Korean Inc. hold off or streamline capex amid strong USD, interest rates, inflation

2022.09.28 10:31:23 | 2022.09.28 10:31:53

이미지 확대
Large South Korean companies that had pledged multiple billion-dollar investments over the next five years are adjusting their roadmap in the face of multiple whammies of soaring interest and dollar-won exchanges rate and wage pressure from strong inflation on top of unfavorable external commerce conditions from subdued demand and escalating protectionism.

Hyundai Oilbank on Monday held a board meeting to suspend its 360 billion won ($251 million) investment plan to add a crude distillation unit (CDU) and vacuum distillation unit (VDU). The facilities would increase capacity in petroleum products such as gasoline and diesel by boiling crude oil. Hyundai Oilbank had decided on the investment in May 2019.

The refiner is holding off expansion amid uncertainties in demand and production cost.

The move is a harbinger for a slump in facility investment as refiners have been better off from the impact from the jump in oil and other commodity prices and strong dollar. Korean refiners had enjoyed record earnings so far this year.

LG Energy Solution (LGES), the largest battery maker outside China, has turned cautious in its investment scheme in the United States. The company announced earlier to invest 1.7 trillion won to build a cylindrical battery factory in Arizona. The budget would have to increase from strong dollar and jump in U.S. interest rates.

The won has lost 13.7 percent as of August since the end of December. The weakening has deepened this month, pushing the U.S. dollar towards 1,500 won.

Hanwha Solutions also announced earlier this month to put off its investment plan to build a 160 billion won nitric acid DNT facility, citing soaring raw material costs. DNT is the raw material of toluene diisocyanate (TDI) that is used to manufacture polyurethane for furniture interior material and car seats. The prolonged Russia-Ukraine war and Covid-19 have worsened supply conditions.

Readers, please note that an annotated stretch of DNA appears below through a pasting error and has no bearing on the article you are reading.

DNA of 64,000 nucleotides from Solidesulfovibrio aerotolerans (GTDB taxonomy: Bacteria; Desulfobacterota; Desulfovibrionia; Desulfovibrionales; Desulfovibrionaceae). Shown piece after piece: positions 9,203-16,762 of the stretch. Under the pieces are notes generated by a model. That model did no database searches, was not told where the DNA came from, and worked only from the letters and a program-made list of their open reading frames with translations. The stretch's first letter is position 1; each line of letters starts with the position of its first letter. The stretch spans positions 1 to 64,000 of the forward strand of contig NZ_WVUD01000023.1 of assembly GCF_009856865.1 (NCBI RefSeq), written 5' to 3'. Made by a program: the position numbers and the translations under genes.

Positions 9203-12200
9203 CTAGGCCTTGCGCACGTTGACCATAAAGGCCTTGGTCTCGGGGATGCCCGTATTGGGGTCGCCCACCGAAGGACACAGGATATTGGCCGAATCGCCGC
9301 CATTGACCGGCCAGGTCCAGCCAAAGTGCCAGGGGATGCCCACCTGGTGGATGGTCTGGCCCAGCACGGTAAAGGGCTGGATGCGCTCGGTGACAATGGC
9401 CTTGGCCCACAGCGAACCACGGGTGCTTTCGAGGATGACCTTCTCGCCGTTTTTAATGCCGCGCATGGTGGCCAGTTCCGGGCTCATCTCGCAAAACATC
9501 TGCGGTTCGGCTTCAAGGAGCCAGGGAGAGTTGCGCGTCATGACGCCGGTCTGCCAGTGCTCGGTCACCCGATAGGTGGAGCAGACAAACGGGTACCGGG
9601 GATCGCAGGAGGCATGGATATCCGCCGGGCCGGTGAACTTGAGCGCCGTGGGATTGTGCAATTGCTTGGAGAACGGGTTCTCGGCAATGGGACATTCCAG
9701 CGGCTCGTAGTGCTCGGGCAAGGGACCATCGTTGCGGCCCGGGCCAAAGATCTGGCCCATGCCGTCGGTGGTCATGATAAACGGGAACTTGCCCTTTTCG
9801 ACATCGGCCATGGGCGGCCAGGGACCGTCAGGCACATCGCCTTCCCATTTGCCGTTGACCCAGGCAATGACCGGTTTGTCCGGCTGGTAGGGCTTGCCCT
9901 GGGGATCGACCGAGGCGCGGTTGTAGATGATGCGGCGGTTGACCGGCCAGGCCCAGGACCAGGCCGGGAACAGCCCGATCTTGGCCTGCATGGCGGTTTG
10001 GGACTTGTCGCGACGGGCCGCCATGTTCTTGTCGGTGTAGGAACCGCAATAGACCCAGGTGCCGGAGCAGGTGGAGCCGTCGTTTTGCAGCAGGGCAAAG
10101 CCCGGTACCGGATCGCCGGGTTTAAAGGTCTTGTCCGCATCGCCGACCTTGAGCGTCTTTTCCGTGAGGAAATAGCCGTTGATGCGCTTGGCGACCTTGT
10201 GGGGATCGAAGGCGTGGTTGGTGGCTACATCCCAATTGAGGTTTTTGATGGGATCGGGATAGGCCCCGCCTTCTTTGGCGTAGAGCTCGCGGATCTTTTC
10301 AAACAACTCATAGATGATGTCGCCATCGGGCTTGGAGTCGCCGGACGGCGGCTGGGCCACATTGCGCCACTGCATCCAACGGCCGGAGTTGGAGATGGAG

Shinsegae Food cut capital increase in its U.S. subsidiary Better Foods by half. The company in July announced to invest $6 million in Better Foods but stopped the increase to $3 million. It also has folded the plan to infuse $4 million in the first half of next year.

Display manufacturers have been withholding facility investment due to soured TV demand.

Samsung Display has achieved 85 percent production yield for quantum-dot-based OLED panels that go into premium large TVs. It however has not pledged additional expansion.

It instead turned concentration on small- and mid-size OLEDs for smartphones and laptops.

LG Display, the dominant provider for OLED screens for large TV, has also been withholding expansion.

Given the prospect for entrenched strengthening in the dollar and higher interest rate environment, big Korean companies are expected to stay conservative in investments at least until next year.

“Companies face greater uncertainty due to economic slump, high inflation and exchange rates,” said Sung Tae-yoon, professor at Yonsei University. “The toll on earnings and capex is inevitable.”

Conglomerates are rushing to come up with contingency plans.

Top executives of LG Group affiliates are expected to meet for a meeting this week presided over by Chairman Koo Kwang-mo. SK Group will also hold a management seminar next month attended by affiliate chief executives and review business plans.

By Park Yun-gu, Oh Chan-jong, Jung Yoo-jung, Woo Je-yoon, and Lee Eun-joo

[ⓒ Pulse by Maeil Business Newspaper & mk.co.kr, All rights reserved]